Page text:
RUM FOTOS (PVT) LTD
HIGH COURT OF ZIMBABWE
HARARE 12 July, 17, 18, October 2017, 14, 15 February 2018 & 21 March 2018
Civil Trial-Application for absolution
J J Chirambwe, for the plaintiff
S Murambasvina, for the defendant
TAGU J: The defendant applied for absolution from the instance and dismissal of the plaintiff’s case with costs at the close of the plaintiff’s case. The plaintiff had issued summons claiming payment of the sum of US$30 862.00, ZAR 75 772.00 and BW Pula 2190.00 being damages arising from plaintiff’s funds collected and fraudulently/negligently converted to personal use by the defendant after he had misrepresented to the plaintiff that he was banking the funds in the plaintiff’s account and that he was implementing all Accounting systems as he has been contracted to do.
Rutendo Mwenye testified first. In brief his evidence was that he was the Director and founder of the plaintiff. When he fell ill he left the defendant in charge of all the management and financial affairs of the plaintiff. Upon his recovery he discovered that some company money had disappeared and a number of services including phone and medical bills had not been paid for. In particular the phone lines had been cut off for none payment of bills, defendant had taken over some tuck shops, some company records were missing and some were not up to date. Money was never banked in the company account as per procedures. He called for some company records for inspection but defendant failed and or refused to avail them. He asked for explanations and defendant failed to give satisfactory explanations on the discrepancies. Suspecting that some money had been misappropriated he reported the matter to the police. Audits were carried out and they confirmed fraudulent activities by the defendant. At one point defendant admitted to misappropriating the funds but later backtracked.
Locadia Mwenye, the wife of Rutendo Mwenye, and a co-director of the plaintiff confirmed that when they decided to take Rutendo Mwenye to Hospital, they asked for some money but the defendant who was the sole custodian of the plaintiff’s financial affairs indicated that there was no money. That is when she suspected company money to have been fraudulently used by the defendant. She confirmed Auditors were engaged and some fraudulent activities by the defendant were unearthed. She corroborated the first witness’s evidence that defendant refused to produce some of the vital documents for examination. However, at one stage defendant apologized for having misappropriated the funds but failed to reimburse.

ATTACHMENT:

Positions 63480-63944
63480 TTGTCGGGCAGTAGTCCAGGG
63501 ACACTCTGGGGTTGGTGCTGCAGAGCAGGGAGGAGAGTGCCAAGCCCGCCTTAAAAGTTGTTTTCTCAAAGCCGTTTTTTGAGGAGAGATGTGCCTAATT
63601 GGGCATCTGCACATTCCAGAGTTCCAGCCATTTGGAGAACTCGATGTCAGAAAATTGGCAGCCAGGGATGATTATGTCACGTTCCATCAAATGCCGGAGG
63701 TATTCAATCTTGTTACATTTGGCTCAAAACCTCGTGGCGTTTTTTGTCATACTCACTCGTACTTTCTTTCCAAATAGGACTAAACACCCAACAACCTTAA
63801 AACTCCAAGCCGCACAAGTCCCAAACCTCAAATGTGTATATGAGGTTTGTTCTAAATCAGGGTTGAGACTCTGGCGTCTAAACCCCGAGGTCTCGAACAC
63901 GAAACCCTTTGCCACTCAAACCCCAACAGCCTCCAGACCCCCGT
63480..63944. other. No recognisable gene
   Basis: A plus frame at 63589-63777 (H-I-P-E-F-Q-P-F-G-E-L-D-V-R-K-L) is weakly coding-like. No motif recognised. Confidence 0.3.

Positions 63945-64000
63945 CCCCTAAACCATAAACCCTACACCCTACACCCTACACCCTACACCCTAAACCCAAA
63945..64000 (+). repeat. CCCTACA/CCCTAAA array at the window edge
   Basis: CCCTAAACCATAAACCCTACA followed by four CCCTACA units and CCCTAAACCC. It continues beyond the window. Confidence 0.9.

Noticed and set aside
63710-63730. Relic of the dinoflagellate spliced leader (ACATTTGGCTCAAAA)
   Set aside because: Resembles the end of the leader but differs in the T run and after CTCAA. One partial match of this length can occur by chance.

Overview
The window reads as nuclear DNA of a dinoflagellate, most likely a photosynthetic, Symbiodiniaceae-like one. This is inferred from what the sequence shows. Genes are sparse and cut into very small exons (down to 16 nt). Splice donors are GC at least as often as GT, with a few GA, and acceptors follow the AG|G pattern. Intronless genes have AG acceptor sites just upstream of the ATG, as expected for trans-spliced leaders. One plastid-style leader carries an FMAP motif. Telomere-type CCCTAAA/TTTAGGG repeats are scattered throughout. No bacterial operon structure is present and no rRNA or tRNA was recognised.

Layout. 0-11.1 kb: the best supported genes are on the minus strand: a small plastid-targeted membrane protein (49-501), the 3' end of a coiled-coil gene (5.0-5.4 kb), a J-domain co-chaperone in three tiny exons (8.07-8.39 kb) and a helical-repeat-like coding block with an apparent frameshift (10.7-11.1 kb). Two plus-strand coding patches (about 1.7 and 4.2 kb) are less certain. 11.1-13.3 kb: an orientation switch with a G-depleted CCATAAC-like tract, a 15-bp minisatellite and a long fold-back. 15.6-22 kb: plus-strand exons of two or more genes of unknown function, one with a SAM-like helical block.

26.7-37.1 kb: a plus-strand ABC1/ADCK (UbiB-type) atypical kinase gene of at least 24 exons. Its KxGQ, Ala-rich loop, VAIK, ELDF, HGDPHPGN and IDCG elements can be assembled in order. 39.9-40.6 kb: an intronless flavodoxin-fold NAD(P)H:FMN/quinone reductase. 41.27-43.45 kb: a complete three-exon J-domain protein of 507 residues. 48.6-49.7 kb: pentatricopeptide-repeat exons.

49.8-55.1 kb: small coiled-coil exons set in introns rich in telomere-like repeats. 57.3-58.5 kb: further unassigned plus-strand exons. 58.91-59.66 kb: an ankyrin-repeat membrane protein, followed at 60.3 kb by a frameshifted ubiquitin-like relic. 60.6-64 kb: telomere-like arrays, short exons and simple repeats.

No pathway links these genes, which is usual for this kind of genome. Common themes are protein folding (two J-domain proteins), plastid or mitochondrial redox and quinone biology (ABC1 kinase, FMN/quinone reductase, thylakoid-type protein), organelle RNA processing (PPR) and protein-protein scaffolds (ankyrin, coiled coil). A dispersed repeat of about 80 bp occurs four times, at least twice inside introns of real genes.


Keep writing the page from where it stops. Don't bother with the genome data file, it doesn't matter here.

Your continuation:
That all the money generated from some of the plaintiff’s activities were being handed over to the defendant on a daily basis during the time Rutendo Mwenye was hospitalized was confirmed by one Mugove Magiji who worked with the defendant. The other witness to corroborate the fact that defendant at one time admitted to misappropriating company funds was given by Tichaona Magiji, and the fact that the money that was in the hands of the defendant could not be accounted for.
The basis upon which this application for absolution from the instance was made was basically that –
“1. The plaintiff’s claim prescribed well before the time summons and the declaration were issued and served on defendant,
2. The court is being asked to enforce illegalities.
3. There is no prima facie evidence of the plaintiff’s case given that all the evidence placed is basically hearsay evidence which is not admissible.
4. The whole proceedings are irregular in that the resolution does not state the amount plaintiff must sue defendant for neither does it give the present legal counsels mandate to act on behalf of the plaintiff company.”